#8 – An Inflatable Travel Pillow
Indian roads are bumpy, and your neck will thank me if you pack an inflatable travel pillow for long bus, car and train rides. You might even find yourself breaking out the travel pillow at some of your cheaper accommodation, where pillows are likely to be flat or lumpy. You can also use a regular travel pillow, but I’ve always preferred the space-saving properties of the inflatable versions (more room for shopping!). Choose one with a washable exterior, and that comes with its own carrying case to keep it clean when it’s not in use.
#9 – A Retractable Cable Lock
Every time I prepared to move between cities in India, I got my retractable cable lock ready by placing it at the top of my bag. When I checked out of a room in a hostel and left my bag in the common luggage storage area, I always looped the cable through my daypack, my backpack and the luggage rack to make it more difficult for someone to grab my bag and run. Then, when I was on a train or bus with a luggage rack, I would again lock my bags to the rack to make them more difficult to steal. Since most thefts are crimes of opportunity, I wanted to make it easier to grab someone else’s bag, rather than mine (sorry other people!). Since my cable lock is quite thin, I can also loop it through the zippers on my daypack to keep the compartment with my valuables discreetly locked.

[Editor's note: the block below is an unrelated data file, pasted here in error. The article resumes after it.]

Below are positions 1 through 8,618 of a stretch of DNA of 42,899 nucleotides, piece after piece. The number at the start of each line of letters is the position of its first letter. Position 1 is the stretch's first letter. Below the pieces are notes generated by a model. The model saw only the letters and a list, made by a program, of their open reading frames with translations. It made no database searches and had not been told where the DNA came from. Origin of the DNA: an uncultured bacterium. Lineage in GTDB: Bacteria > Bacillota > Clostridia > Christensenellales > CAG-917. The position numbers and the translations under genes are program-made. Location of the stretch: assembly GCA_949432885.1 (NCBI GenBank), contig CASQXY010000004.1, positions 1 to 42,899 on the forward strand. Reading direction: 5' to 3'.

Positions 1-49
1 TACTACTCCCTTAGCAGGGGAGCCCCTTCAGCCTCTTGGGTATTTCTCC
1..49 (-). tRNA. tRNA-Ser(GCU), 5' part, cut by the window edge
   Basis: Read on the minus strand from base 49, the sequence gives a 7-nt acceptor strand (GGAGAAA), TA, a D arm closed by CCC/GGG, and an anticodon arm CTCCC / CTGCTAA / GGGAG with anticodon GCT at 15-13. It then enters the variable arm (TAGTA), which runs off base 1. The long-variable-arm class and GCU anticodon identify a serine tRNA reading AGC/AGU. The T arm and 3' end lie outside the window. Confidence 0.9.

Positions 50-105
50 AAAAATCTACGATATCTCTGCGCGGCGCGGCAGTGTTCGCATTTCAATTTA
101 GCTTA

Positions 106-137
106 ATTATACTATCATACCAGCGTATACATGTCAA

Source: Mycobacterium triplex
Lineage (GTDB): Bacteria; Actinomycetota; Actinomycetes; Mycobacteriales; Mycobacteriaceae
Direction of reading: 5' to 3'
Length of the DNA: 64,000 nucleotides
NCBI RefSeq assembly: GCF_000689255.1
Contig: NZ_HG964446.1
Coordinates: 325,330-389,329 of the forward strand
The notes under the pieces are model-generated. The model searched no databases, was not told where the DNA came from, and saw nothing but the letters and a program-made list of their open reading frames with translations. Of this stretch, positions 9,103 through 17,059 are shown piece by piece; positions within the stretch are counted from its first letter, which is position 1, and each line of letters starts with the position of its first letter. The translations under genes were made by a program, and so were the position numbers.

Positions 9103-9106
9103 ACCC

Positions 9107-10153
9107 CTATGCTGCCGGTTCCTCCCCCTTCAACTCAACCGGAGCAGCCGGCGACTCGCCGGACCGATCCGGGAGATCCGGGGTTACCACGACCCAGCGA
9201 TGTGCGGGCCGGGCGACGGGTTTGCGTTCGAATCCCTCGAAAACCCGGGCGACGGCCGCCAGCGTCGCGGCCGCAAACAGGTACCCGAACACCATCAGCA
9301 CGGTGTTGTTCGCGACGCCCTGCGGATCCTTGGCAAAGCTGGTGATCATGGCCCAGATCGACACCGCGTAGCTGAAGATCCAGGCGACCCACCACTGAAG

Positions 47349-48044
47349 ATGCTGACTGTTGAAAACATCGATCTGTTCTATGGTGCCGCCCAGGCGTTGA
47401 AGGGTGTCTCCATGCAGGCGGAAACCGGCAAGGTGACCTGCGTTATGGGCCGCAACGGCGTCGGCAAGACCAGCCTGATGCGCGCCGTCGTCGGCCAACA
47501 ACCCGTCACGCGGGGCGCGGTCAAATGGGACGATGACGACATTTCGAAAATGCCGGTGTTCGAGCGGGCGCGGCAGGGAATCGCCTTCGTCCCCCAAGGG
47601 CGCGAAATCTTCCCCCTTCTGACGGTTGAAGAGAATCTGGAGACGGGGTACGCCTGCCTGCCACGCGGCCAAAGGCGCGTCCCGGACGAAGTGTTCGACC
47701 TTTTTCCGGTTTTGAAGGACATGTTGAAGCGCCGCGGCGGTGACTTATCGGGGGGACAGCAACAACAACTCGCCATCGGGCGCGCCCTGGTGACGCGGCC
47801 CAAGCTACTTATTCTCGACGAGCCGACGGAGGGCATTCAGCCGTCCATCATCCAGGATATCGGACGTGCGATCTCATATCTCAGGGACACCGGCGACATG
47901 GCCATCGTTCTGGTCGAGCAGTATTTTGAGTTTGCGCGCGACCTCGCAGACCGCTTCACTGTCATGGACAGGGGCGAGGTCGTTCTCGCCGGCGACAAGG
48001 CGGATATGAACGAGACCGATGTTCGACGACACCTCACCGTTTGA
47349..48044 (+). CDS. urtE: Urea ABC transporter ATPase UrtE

#10 – A Reusable Water Bottle
Confession: I messed up when I added this item to my personal India packing list, and I’m here to help you avoid the same mistake. You definitely want to have a reusable water bottle when you come to India, as many hotels and hostels will have huge jugs of purified water, or water purifying machines, that you can use to refill your own bottles. However, I made the mistake of bringing my favorite water bottle from home – a CamelBack Eddy with a flip-up straw – and after the first use I threw it back in my bag, never to use it again. The problem? Well, as I’ve said, India is dirty, and having an unprotected straw at the top of my bottle meant that my mouth was touching some very questionable things. When you buy a reusable water bottle for India, choose one like the Hydro Flask that doesn’t have a straw attachment, and where the lid covers any parts that will touch your mouth. You’ll thank me later.